Awesome story! I have been using those same words on a daily basis to continue to cope with the loss of my 17 y/o daughter 4 months ago in a car accident. "I Can Do This" is something that I need to convince myself of on a daily basis. I did not believe it at first for about 2 weeks, but my family and friends kept telling my husband and I that we can do this. They told us to eat, they told us to breathe. They told us we had to for the sake of our other two children. We also have no choice. There is no going back. I miss her every minute of every day. As a mother, I am struck by the similiarity in these pieces of the life and death cycle.

connery said...


"You Can Do This." Thanks for showing us all a different use for this strong and versatile phrase of inner strength. I can't begin to imagine the pain you must have felt and be feeling. Thanks for sharing your emotions here also.

I wish there were better words of comfort one could offer to you. I wish only the best for you and your family. As the prayer says, "May the Father of Peace send Peace to all who mourn, and comfort all the bereaved among us."

And, I mean that as sincerely and earnestly as anyone can.

Dr. Peg has built a special emotional sanctuary here, that's for sure. It's always very moving and spiritual around here, Dr. P.: A reflection of, and a tribute to you, for sure.

dr peg said...

barngoddess (great tag) - Amazing what a difference those nurses can make, isn't it?

heather - hi! Thanks for stopping by and for your kind comment.

dr peg said...

carole - My heart hurts for you. I cannot even imagine your pain.

Thank you so much for sharing a bit about your terrible experience. I will be "holding you and your family in the light" (how Quakers, my birth religion, pray for others)

I'm sure you can, you can do this.

Big cyberhugs to you,


Kim said...

Dr. Peg, that post gave me goosebumps....and cramps! LOL!

I'm embarrassed to tell you that I told my first Ob/Gyn how much I hated him after I had been dilated to ten for two hours and pushing, only to have him walk in and tell the nurse he'd do the C-section after his dinner.

Once I lost the goal, the rhythm and the hope, I lost all was an amazing, horrible feeling that it was out of my control...

(The thing is, I really did hate him!)

Shame on me!

anafaran said...

Carole, reading Dr. Peg's post and then your comments have me contemplating just how from birth to death these children of ours bring us pain. We hope to avoid pain every step of the way and yet it's just the consistency of life that without pain, no joy and without joy, no pain. Our children bring or have brought both pain and joy into our lives with the fact of their existence. My hope for you is that you will gather all of your daughter's memories and images and feel JOY emanate from them and the beautiful life that you gave her. Her beautiful journey on earth is over but she may be on one more beautiful than this, nobody knows for sure, and you are a blessed mother to have her as your daughter and she has a treasure of a mother in you. You'll always be her mother and she'll always be your daughter and that is the kind of bond that can never ever be broken.
My niece died last April, also in a car accident, 6 weeks before graduation from high school. Her parents, three sisters, one a twin, suffered through this same experience that you are now having to endure. I wish we had been closer to the family because I felt awkward that I appeared at her service after being so distant. But I love those girls because at one point in our lives we weren't so distant. My sister-in-law and I carried our babies at the same time, and at the time we lived in the same little town and we went swimming together and we watched each other grow bigger around the middle and we guessed what we were each having, and what the names might me and how miserable we felt in the oppressive Maryland heat and humidity in the last trimestre. In my heart, there was this bond in time that nothing could diminish: not time, not events, not even death. So for me it meant a great deal to be present at her funeral. No, not much can be done to console the family I guess but to try ones' best anyway and hope somehow or another a splinter of compassion touches those closest to the loved one who has left. I think because we all experience grief in our life one time or another just being near is comforting. It would be for me I think if I lost one of my girls. Yes, I've been feeling a dull ache for you since I read your comments the other day. It's the most unimaginable thing all parents dread. I still think sharing the story of your personal experience helps others who are unable to express themselves as well to cope a little bit better. It's harder than the hardest thing I could ever imagine happening and I'm truly sorry. I will be keeping you and your family close in my thoughts and prayers now having heard from you on Dr. Peg's site. Dr. Peg is one neat lady to know and you will enjoy hearing more from her I'm sure. Thanks for sharing such a difficult personal experience. It has moved me to see the necessity of digging into myself daily to keep on being courageous, even if somedays it feels like it's only an act to be courageous. Life is so fragile and I always need to be reminded. I sense you are one very strong and special person. I'm up too late to try to understand if this is making sense. I hope you know this is from my heart to yours.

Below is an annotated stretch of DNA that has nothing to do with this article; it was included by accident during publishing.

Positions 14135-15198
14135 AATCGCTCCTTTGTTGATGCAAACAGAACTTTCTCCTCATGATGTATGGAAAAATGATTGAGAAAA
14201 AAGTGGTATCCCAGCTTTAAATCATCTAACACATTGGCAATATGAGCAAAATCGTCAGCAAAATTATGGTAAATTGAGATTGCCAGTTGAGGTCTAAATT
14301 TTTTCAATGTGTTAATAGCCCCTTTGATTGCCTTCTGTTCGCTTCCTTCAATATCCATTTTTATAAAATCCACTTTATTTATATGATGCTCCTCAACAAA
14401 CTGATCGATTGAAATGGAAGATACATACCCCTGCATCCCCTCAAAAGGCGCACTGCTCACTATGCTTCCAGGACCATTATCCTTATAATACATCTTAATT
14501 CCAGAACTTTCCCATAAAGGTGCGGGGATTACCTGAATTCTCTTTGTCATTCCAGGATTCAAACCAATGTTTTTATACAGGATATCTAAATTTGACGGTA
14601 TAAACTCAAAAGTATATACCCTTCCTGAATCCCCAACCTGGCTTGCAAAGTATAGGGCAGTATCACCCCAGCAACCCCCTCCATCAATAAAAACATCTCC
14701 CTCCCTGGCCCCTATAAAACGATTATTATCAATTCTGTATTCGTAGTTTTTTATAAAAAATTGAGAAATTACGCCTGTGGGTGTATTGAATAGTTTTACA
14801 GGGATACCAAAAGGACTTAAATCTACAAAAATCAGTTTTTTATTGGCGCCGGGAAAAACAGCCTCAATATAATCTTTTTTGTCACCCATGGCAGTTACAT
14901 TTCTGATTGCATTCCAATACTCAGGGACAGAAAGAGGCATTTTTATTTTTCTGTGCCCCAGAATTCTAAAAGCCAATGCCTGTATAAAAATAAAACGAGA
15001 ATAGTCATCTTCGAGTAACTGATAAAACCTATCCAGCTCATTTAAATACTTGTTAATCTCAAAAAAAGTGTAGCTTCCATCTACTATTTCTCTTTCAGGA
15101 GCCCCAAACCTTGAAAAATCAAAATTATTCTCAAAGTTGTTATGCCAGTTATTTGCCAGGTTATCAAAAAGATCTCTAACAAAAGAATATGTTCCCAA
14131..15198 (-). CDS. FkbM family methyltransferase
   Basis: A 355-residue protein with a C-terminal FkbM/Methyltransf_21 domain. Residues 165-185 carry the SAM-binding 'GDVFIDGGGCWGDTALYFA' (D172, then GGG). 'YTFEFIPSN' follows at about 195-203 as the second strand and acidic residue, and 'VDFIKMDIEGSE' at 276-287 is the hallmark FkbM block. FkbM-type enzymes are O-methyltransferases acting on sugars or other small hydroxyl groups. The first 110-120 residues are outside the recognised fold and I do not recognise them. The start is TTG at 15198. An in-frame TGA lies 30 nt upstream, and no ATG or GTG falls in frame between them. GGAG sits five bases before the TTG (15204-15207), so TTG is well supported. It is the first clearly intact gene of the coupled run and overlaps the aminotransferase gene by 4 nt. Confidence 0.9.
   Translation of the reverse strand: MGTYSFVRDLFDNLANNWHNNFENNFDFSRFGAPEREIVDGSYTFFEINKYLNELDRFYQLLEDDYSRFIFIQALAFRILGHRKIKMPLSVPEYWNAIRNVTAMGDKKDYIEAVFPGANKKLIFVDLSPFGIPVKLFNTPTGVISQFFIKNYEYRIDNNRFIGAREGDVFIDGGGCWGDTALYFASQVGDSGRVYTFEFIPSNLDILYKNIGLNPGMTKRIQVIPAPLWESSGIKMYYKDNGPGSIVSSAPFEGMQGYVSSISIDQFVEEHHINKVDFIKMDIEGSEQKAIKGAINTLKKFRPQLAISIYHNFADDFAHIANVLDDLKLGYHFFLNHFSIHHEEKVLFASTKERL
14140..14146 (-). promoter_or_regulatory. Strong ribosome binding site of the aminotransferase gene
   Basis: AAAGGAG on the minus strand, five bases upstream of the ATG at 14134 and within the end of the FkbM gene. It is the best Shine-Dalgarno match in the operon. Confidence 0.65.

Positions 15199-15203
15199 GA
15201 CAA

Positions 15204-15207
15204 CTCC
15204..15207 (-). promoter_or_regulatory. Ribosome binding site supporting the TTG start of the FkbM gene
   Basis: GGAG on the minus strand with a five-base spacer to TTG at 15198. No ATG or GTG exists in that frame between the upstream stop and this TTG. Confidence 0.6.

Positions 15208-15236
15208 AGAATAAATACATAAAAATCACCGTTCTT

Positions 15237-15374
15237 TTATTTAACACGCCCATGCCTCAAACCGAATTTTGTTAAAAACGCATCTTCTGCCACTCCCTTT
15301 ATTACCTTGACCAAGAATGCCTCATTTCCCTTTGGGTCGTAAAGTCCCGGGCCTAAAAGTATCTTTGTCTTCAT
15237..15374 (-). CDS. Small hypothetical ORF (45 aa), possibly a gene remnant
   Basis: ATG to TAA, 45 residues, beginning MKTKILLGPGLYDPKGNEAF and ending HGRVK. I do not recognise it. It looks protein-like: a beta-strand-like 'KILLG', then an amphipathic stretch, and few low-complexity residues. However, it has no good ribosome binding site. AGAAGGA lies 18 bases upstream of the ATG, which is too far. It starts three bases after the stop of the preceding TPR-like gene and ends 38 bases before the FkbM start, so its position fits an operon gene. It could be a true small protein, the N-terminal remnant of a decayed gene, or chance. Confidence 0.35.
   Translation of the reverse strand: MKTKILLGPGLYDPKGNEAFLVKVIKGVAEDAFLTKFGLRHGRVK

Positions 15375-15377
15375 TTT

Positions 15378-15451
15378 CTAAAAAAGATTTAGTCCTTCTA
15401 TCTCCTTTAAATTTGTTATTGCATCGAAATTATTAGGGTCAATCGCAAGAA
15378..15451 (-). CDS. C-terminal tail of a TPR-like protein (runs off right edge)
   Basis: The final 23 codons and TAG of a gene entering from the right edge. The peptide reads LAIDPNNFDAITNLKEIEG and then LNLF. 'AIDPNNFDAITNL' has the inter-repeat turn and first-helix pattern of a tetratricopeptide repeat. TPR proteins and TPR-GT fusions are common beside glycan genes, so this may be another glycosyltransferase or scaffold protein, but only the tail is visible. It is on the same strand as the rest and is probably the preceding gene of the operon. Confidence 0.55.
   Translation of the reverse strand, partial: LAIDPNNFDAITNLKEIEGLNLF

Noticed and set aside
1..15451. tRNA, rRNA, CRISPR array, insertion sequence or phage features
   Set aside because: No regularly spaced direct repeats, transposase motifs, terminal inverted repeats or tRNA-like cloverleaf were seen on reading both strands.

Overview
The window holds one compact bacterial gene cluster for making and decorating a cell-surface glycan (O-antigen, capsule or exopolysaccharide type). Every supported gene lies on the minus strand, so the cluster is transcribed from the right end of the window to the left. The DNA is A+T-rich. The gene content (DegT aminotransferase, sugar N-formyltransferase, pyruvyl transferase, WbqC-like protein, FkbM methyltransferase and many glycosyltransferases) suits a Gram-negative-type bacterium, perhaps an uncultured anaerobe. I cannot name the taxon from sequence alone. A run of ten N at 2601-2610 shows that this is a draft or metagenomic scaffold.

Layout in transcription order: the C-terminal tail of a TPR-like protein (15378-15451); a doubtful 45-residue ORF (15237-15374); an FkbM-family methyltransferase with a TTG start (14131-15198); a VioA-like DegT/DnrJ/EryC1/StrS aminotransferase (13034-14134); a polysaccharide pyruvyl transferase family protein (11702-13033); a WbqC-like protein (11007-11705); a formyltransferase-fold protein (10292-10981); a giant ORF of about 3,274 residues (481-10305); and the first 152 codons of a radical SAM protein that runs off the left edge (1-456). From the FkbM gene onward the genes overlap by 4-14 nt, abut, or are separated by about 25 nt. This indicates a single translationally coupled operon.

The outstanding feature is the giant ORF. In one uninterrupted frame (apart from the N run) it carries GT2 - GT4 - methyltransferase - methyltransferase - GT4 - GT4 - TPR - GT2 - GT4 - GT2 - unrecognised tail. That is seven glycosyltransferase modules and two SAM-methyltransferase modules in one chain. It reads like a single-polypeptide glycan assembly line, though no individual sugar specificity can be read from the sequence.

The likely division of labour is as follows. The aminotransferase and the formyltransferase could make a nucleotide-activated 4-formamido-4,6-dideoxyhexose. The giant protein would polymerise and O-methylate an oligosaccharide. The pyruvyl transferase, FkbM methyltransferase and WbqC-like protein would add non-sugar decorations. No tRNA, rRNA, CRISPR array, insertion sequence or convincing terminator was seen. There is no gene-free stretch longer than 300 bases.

Giovanni said...

What a great post! Especially appreciated "a holy vessel of life". Great story!


dr peg said...

Kim - I hate your OB too! I mean, gollLEE, couldn't he have ASKED you if a C-section was okay with you? And, if the answer was yes, why not NOW?! Or at least he could have said something else besides "after my dinner". He could have made up an emergency surgery or something, rather than make you labor hard while he's enjoying a meal. The shame, IMHO, is on HIM!

anafaran - I'm so sorry for the loss of your cousin. I'm SURE the family was honored and pleased to have you at the service. Goodness, why not? You were honoring her memory and offering support in a time of need.

giovanni - Hey, good to see you again! Thanks for visiting. I'll be over at your "place" soon!

wolfbaby said...

Breath taking post.

TC said...

Peg, that was the best account of what it's like to give birth I have ever read. Do the book.